The sadness of our world, it underlies everything like a water
– The Dog Stars, Peter Heller
Two different men in impossible worlds find solace at the side of a stream, fishing rod in hand. They have known death and will come to know much more.
The protagonist of John Langan’s The Fisherman (winner of the Bram Stoker award) is a widower who lost his young wife years ago and took up fishing as a better alternative to always being drunk and not having any food in his house. When he strikes up a friendship with another widower who has lost his entire family, the consequences are far beyond what either of them can imagine. When the friend suggests a new fishing spot, a place called “Dutchman’s Creek,” they are gifted with the story of Der Fisherman, a dark, otherworldly tale that occupies the middle bulk of the novel. The tale is one of reanimated corpses and a black ocean full of creatures that churns just on the other side of reality. Do they go to the creek anyway? Duh!
Nominally a horror story about a power mad goon summoning dark powers to bring back the dead and capture the hellish nightmares occupying the black ocean, it’s the black ocean of grief that looms over this novel like a thundercloud. It’s the hellish places our own grief takes us, the extremes to which we would capture that which we have lost.
What the protagonist in Peter Heller’s The Dog Stars has lost is the entire world, in fact. A deadly flu epidemic has wiped out most of the world’s population, and he lives at an abandoned airplane hanger with a scary man and his dog, Jasper. He laments the disappearance of trout, but fishes still. He flies reconnaissance missions in his little plane and desperately wonders if there’s someone out there who doesn’t want to murder and eat him. His grief at losing everyone he’s ever known, and the world at large, is only compounded by the knowledge that his dear dog, like all living creatures, won’t live forever. He places his hope in a stray transmission that implies there’s another operational airfield somewhere out there, if only he has the courage to seek it out.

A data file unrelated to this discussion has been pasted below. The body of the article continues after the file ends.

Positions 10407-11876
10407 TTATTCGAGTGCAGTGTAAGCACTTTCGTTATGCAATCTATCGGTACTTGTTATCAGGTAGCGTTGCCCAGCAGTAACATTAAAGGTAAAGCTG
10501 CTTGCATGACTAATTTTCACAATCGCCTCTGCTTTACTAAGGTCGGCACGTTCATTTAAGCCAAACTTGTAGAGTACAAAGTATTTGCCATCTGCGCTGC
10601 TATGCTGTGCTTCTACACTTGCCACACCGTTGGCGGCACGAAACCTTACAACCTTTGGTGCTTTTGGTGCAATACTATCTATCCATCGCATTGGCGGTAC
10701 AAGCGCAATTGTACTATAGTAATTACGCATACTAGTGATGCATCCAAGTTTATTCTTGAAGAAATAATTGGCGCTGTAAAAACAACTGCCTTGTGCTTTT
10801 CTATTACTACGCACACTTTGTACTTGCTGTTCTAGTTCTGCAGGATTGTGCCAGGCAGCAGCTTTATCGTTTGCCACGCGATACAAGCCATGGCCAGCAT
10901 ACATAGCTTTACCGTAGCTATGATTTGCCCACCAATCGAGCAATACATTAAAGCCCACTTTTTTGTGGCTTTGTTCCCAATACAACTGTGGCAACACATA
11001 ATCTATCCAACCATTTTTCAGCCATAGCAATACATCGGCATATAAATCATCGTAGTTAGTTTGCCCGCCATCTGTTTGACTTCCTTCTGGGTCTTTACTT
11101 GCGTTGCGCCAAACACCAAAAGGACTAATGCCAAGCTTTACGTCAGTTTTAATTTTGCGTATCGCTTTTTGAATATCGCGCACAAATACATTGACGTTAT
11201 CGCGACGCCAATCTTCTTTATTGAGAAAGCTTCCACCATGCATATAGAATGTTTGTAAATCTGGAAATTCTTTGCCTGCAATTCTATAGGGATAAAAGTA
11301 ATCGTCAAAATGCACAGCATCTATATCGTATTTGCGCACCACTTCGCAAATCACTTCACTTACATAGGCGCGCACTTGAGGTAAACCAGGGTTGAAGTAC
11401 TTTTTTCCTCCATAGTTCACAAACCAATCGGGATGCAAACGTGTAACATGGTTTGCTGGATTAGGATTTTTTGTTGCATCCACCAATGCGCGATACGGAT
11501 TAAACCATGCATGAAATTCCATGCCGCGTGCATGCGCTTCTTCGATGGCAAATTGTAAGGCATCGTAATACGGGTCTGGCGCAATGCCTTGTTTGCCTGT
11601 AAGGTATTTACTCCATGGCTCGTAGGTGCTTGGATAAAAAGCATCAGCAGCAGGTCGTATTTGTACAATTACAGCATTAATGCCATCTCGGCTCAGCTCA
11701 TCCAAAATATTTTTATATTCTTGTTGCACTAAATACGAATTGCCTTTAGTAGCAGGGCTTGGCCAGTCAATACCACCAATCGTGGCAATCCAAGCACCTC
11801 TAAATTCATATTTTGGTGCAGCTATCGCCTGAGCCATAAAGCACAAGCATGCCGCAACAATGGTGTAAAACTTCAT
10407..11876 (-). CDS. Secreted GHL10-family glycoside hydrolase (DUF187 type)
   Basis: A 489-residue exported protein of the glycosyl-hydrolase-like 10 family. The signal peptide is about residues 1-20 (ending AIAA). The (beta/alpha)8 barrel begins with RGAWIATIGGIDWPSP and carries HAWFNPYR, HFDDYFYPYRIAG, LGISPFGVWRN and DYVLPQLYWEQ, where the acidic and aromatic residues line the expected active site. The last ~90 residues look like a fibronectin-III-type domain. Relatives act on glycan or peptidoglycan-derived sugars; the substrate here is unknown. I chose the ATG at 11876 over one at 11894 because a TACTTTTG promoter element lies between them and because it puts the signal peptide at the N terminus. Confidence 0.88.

The Dog Stars is bleak, for sure, and its prose is similar in cadence to that Lord of Bleakness, Cormac McCarthy. But interlaced with harsh reality is a sense of hope, for humanity, for love, for the small pleasures of life to outweigh the pain.
I hate to invoke the work of Hemingway, almost as much as I hate to evoke McCarthy, both writers hewing within a strict definition of masculinity and not a little misogyny to share between them. Heller upends that traditional narrative with the character of Bangley, a “man” in every old-fashioned sense: merciless, gun-loving, recalcitrant, reserved. An irredeemable and menacing character, until he isn’t.
Both novels find solace in fishing and friendship, in finding a thing or person (or dog) to help assuage the gaping voids in their hearts. They’re certainly not fun beach reads, but hey, you know what you’re asking for. The moral of the story is neatly summarized by Heller:
Admit it: you don’t have the slightest idea what you are doing, you never ever did With all the nets in the world, real or unreal. You swam around in a flashing confused school following the tail of the fish in front Pretty much. Nibbling at whatever passed, in whatever current you swam in.
- I listened to The Fisherman on audiobook, narrated by Johnny Campbell, and it was pretty damn good.
- The “black ocean” in The Fisherman, a dark reflection of our own world, reminds me a certain TV show’s “Upside Down.”